Mailbag, 8/20/10: Sleepers to Make the 53-Man Roster
Note: We’ve added a “Gameday” tab above. Hover over it and you will find pre and post-game notes, grades, and film study observations for every Cowboys game this season.
Q: How did Travis Bright perform against the Raiders? Did his run blocking get any better? How about his pass blocking? For the strongest guy on the team, he wasn’t explosive against the Bengals.
A: Bright struggled quite a bit against Oakland. I credited him with giving up a sack, and he was dominated on a few other plays. He was also over-matched in the run game. Overall, I gave him a “D” for the game.
Bright’s struggles forced me to leave him off of my latest 53-man roster projection. Instead, I opted for Phil Costa, whose versatility could be an asset to a Dallas team without a true backup center. Kyle Kosier was the backup center before he went down with an MCL sprain, but even he never took a snap at the position in his career.
Q: Who are some sleepers who could make the roster or players who are expected to make it but might not?
Kerry Delmas, Plano, TX
A: There are actually quite a few roster spots up for grabs. I don’t know how many players are “sleepers” per se, but a few unheralded guys I expect to make the team are supplemental seventh-round nose tackle Jose Brent, cornerback Bryan McCann, tight end Scott Sicko, and guard Phil Costa.
Brent is a high-energy player who reminds me of Jay Ratliff. I have personally guaranteed he earns a roster spot. McCann is another one of my favorite players. Behind the “big three” cornerbacks, he has the best cover skills. Sicko is almost a necessity after John Phillips season-ending ACL tear, and like I said above, Costa has a great opportunity after Kosier’s injury.
There are also a few players I am not projecting to make the roster, yet still could sneak in with good play over the final three preseason games. These would be fullback Chris Gronkowski, wide receiver Jesse Holley, safety Danny McCray, and cornerback Teddy Williams.
Gronkowski’s versatility is his biggest asset, although I’m not sure the Cowboys can retain fullback Deon Anderson, Sicko, and him. Two fullbacks and three tight ends on a pass-first team would be strange. Holley has been great on special teams and could take Sam Hurd’s roster spot. I haven’t been as high on McCray as others, but he’s performed well in practice. Finally, it will be tough for the Cowboys to part ways with the freaky athleticism, speed, and upside of Williams.
As far as big-time “surprise” cuts, don’t expect too many. However, you could see wide receiver Kevin Ogletree, wide receiver Sam Hurd, safety Michael Hamlin, inside linebacker Jason Williams, and up to three draft picks not make the squad.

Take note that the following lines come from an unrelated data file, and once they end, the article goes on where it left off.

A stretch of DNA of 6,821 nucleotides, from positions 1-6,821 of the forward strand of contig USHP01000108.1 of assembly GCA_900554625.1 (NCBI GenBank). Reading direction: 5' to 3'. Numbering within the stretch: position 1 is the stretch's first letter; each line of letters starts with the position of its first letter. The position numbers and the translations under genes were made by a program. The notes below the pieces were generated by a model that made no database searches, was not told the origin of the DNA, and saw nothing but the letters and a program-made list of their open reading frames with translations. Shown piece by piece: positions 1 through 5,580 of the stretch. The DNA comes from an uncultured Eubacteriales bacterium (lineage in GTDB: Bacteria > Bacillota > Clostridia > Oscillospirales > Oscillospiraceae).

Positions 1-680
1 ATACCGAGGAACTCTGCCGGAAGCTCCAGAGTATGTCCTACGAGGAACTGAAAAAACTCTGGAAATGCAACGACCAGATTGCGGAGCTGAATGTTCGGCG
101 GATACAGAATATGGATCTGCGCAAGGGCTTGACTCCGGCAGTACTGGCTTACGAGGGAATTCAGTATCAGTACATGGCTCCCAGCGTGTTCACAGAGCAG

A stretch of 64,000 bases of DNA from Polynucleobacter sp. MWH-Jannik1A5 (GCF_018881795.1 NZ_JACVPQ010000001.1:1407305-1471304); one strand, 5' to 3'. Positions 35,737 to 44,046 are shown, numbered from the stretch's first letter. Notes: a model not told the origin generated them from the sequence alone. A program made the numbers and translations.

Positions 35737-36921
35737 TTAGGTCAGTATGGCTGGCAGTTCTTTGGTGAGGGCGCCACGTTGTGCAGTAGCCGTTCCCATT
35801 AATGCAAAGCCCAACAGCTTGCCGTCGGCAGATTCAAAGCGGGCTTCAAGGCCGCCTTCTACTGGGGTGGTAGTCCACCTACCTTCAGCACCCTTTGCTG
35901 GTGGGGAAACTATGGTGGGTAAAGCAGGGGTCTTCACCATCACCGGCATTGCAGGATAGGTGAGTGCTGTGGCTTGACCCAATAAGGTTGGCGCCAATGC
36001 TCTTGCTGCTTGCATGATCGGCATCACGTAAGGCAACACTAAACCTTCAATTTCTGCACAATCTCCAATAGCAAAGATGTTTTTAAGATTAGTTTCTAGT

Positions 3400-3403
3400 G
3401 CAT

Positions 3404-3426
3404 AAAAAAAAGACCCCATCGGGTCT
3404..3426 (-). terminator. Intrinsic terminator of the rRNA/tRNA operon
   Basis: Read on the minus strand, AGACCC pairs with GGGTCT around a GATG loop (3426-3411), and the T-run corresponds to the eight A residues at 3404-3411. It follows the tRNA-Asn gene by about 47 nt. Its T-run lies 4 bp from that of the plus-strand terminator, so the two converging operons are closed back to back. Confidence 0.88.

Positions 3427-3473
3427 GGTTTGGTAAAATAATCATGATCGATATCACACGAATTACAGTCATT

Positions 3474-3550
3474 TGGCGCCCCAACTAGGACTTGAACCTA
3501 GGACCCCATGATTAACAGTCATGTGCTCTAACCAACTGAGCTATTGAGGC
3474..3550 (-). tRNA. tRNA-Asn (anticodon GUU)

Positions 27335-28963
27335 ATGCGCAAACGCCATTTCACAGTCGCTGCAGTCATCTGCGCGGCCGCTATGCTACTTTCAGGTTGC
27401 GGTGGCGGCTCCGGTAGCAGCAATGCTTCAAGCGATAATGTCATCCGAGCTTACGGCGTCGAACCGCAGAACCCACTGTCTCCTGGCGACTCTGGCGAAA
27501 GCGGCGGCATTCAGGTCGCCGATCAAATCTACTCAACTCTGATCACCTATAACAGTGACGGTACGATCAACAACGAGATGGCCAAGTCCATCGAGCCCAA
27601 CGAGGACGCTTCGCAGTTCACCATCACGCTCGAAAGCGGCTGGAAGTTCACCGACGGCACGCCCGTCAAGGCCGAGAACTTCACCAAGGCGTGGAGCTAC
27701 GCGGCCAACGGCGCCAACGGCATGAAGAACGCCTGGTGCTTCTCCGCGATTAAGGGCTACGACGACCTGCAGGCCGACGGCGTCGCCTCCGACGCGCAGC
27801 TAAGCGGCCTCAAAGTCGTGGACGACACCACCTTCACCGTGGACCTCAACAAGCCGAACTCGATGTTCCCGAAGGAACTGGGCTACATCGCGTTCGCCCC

Ogletree has looked terrible over the first two preseason games, although he has apparently turned up the intensity as of late. If the Cowboys deem Holley ready for prime time, Hurd and his $1.75 million salary will walk. Hamlin is very unlikely to get released, but he hasn’t shown much in the first two preseason games and there are talented rookies (McCray and Barry Church) breathing down his neck. Jason Williams looked better in the second preseason game, but the Cowboys may opt to keep another Williams–Leon–over him. Finally, don’t be surprised to see cornerback Jamar Wall, defensive tackle Sean Lissemore, and right tackle Sam Young not make the team, although Young has the best shot.
Q: Do you think we will see more screen passes from the Cowboys this season?
Mark Owens, Jacksonville, FL
A: Yes I do, and for a few reasons. First, the offensive line is obviously a bit suspect right now. Left guard Kyle Kosier is already going to be out for the first couple of regular season games. The unit does have the potential to play well, but they also have the potential to implode. Screen passes are a great way to compensate for a struggling line.
Further, the Cowboys will try to get running back Felix Jones in the open field as much as possible. While he has yet to show he is a totally natural pass-catcher, screen passes could be an effective way to get him the ball in a non-traditional way, if he can handle it.
The Cowboys also like to run screens to their wide receivers, and with great run-after-catch receivers like Miles Austin and Dez Bryant, why not? You could see even more smoke, bubble, and quick screens this season to combat the blitz, particularly against teams like the Eagles.
The key for Dallas will be being unpredictable in their usage of screen passes. Last season, the rate of screens more than tripled following playaction passes. If the Cowboys can utilize them in the right situations, such as when they anticipate a blitz or a heavy pass rush, screens could become an effective tool in their offensive arsenal.
Q: How do you come up with your overall player grades for each game?
Jonathan Bales (I just wanted to answer this question)
A: Well self, the overall grades (as seen here) are a combination of grades from different components of each position. For example, I give linemen a run blocking grade and a pass blocking grade. Because the Cowboys pass 60 percent of the time, I have decided to weight the pass protection 1.5 times as much as the run blocking grade (to represent the 3:2 pass-to-run ratio). I do a similar thing for each position, and the methodology is basically the same as that which I use for my yearly grades.